This fall, Indiana’s new online health-insurance marketplace will present some tough choices for consumers like John Nowak, who will be able to pick a plan from his current insurer – or go for one that includes his primary-care doctor.
That is because Mr. Nowak’s current insurer won’t include Indiana’s biggest health-care provider, 19-hospital Indiana University Health, in the plans it sells on the consumer exchange. If Mr. Nowak buys a new exchange plan from WellPoint Inc.’s WLP +0.03% Anthem Blue Cross and Blue Shield, he will generally have to pay the cost out of his own pocket if he sees the system’s doctors, because they aren’t in the network.
Mr. Nowak, a 48-year-old Indianapolis medical-spa owner, likes WellPoint. But he has been seeing an Indiana University-affiliated physician for five years, and “when you get a trust with a doctor, you want to stick with them,” he said.
Similar situations are likely to occur around the country, as details emerge about the coverage available through the new consumer marketplaces created by the federal health law. Many of the plans will include relatively few choices of doctors and hospitals. In some cases, plans will layer on other limits, such as requirements that patients get referrals to see specialists, or obtain insurer authorization before pricey procedures.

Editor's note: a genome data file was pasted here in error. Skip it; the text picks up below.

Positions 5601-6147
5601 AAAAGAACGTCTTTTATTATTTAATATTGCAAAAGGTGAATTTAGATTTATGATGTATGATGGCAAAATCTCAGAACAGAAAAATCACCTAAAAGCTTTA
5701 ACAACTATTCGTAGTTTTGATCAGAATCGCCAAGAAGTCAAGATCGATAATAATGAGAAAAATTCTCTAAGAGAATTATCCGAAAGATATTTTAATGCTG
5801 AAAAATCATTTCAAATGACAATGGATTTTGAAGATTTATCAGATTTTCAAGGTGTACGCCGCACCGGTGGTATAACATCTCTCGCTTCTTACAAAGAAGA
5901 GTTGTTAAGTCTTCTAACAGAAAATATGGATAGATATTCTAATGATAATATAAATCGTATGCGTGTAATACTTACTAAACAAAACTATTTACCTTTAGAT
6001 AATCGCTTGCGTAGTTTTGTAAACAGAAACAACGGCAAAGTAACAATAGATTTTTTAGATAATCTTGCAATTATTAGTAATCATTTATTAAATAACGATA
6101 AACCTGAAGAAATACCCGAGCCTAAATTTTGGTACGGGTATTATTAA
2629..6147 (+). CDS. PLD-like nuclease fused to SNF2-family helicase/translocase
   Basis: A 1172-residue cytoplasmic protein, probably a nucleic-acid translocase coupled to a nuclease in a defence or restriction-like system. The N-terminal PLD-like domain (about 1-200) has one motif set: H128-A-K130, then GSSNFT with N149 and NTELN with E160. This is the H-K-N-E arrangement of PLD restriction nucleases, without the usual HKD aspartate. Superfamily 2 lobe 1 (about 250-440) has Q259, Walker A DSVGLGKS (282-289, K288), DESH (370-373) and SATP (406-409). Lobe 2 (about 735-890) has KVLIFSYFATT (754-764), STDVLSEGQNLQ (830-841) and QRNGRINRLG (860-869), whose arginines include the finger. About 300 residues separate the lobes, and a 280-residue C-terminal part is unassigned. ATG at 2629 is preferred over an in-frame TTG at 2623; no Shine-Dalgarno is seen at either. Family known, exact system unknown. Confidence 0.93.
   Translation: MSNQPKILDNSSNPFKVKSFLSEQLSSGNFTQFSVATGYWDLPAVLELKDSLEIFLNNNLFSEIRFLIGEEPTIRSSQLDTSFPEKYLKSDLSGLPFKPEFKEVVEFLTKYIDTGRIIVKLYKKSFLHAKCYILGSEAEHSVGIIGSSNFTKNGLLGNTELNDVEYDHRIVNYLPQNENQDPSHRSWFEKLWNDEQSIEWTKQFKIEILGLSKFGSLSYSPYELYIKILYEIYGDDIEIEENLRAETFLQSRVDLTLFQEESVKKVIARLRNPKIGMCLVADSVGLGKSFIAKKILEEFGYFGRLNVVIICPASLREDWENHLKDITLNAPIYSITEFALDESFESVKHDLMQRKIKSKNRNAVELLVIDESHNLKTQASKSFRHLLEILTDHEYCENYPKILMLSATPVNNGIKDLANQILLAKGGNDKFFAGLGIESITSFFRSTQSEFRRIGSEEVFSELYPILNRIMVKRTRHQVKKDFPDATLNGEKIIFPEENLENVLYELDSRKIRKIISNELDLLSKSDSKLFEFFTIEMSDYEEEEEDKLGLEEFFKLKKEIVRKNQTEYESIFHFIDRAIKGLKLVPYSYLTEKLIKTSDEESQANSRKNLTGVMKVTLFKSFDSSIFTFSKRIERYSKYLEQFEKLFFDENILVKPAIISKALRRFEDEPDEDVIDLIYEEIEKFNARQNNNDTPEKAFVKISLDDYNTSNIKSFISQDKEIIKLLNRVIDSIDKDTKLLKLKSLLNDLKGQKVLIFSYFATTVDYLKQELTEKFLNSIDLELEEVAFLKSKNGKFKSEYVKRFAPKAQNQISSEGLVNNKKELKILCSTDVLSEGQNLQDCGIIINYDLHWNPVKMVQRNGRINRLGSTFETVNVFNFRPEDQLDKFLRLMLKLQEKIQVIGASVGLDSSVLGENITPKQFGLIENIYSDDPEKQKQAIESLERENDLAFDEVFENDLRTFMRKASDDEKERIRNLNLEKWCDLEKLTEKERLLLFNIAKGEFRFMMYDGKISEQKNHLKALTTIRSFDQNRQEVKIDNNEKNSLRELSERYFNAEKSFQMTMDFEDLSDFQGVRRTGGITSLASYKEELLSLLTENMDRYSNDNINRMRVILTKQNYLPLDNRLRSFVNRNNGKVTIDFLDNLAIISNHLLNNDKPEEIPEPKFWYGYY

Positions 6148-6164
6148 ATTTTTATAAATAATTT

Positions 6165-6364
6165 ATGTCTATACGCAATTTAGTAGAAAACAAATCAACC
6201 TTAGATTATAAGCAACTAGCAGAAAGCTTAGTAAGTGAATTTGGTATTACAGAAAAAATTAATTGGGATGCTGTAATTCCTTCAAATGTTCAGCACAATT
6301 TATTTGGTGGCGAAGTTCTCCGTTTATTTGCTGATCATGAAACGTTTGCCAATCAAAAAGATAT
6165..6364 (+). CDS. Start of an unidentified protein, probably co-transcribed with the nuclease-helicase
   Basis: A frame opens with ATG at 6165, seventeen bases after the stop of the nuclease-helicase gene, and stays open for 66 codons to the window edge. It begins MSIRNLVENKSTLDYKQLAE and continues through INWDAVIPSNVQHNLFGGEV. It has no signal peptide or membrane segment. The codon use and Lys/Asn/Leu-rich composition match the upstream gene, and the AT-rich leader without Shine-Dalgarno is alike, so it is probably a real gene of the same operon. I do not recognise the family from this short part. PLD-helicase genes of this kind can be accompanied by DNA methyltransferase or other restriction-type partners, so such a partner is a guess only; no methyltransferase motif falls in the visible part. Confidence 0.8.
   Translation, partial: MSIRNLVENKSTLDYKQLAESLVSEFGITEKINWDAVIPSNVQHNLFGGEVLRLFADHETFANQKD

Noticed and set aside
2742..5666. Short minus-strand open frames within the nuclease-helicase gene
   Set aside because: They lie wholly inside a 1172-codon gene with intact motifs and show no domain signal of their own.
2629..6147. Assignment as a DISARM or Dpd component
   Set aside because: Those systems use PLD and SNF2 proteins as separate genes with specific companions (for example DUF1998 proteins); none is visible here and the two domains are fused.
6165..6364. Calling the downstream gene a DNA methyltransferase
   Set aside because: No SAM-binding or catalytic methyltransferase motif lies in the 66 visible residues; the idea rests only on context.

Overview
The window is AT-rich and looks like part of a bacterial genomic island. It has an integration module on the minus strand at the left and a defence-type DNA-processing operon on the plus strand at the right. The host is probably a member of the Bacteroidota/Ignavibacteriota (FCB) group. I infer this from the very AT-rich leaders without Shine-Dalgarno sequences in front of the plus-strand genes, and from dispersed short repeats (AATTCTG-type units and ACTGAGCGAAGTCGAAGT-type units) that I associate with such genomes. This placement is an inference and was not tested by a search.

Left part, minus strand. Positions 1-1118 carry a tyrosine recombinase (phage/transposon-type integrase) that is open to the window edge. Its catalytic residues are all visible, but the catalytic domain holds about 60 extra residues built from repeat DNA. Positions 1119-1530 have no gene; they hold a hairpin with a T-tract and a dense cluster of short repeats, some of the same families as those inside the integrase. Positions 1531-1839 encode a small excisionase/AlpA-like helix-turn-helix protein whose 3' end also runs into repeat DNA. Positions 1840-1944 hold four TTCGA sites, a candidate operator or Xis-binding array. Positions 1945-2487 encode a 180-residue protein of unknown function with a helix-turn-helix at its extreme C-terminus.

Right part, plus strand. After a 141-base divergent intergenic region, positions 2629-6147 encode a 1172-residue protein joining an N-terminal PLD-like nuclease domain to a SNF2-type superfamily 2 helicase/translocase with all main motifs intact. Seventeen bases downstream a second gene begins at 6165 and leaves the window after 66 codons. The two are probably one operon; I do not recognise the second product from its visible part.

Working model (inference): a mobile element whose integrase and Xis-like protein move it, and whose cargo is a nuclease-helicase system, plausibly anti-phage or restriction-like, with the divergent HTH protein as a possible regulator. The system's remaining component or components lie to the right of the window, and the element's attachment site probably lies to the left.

A McKinsey & Co. analysis of 955 consumer exchange-plan filings, from 13 states that were among the earliest to make them public, found that 47% were health-maintenance organizations or similarly designed plans. Such plans generally don’t pay for care provided outside their networks. A number of other plans, though classed as preferred-provider organizations, or PPOs, will also have limited choices of doctors and hospitals in their networks.
The big reason behind these limited plans: Cost.
Insurers are betting that consumers who buy plans on the exchanges will be willing to trade some choice and flexibility in order to get cheaper premiums. Smaller networks of providers generally translate to lower premiums, because insurers can negotiate discounts with health-care providers who will then have less competition for patients within the network.
WellPoint said it is using more-limited networks for most of the new marketplaces, and it aims to take at least 10% out of the premium costs.
“Individuals are making a lot of choices based on cost, particularly because it’s coming out of their pockets,” said Steve Hamman, a vice president at Blue Cross and Blue Shield of Illinois, a unit of Health Care Service Corp. He said his insurer’s exchange products with smaller provider networks will cost 20% to 30% less than some other plans with a bigger selection of hospitals and doctors that the insurer will also sell in the marketplace.
One upshot of these efforts is that some consumer exchange plans will sideline well-known institutions – some of which may be most likely to balk at discounted rates. In the Chicago area, Blue Cross and Blue Shield of Illinois said it would sell some plans that don’t have Rush University Medical Center or Northwestern Memorial Hospital in their networks.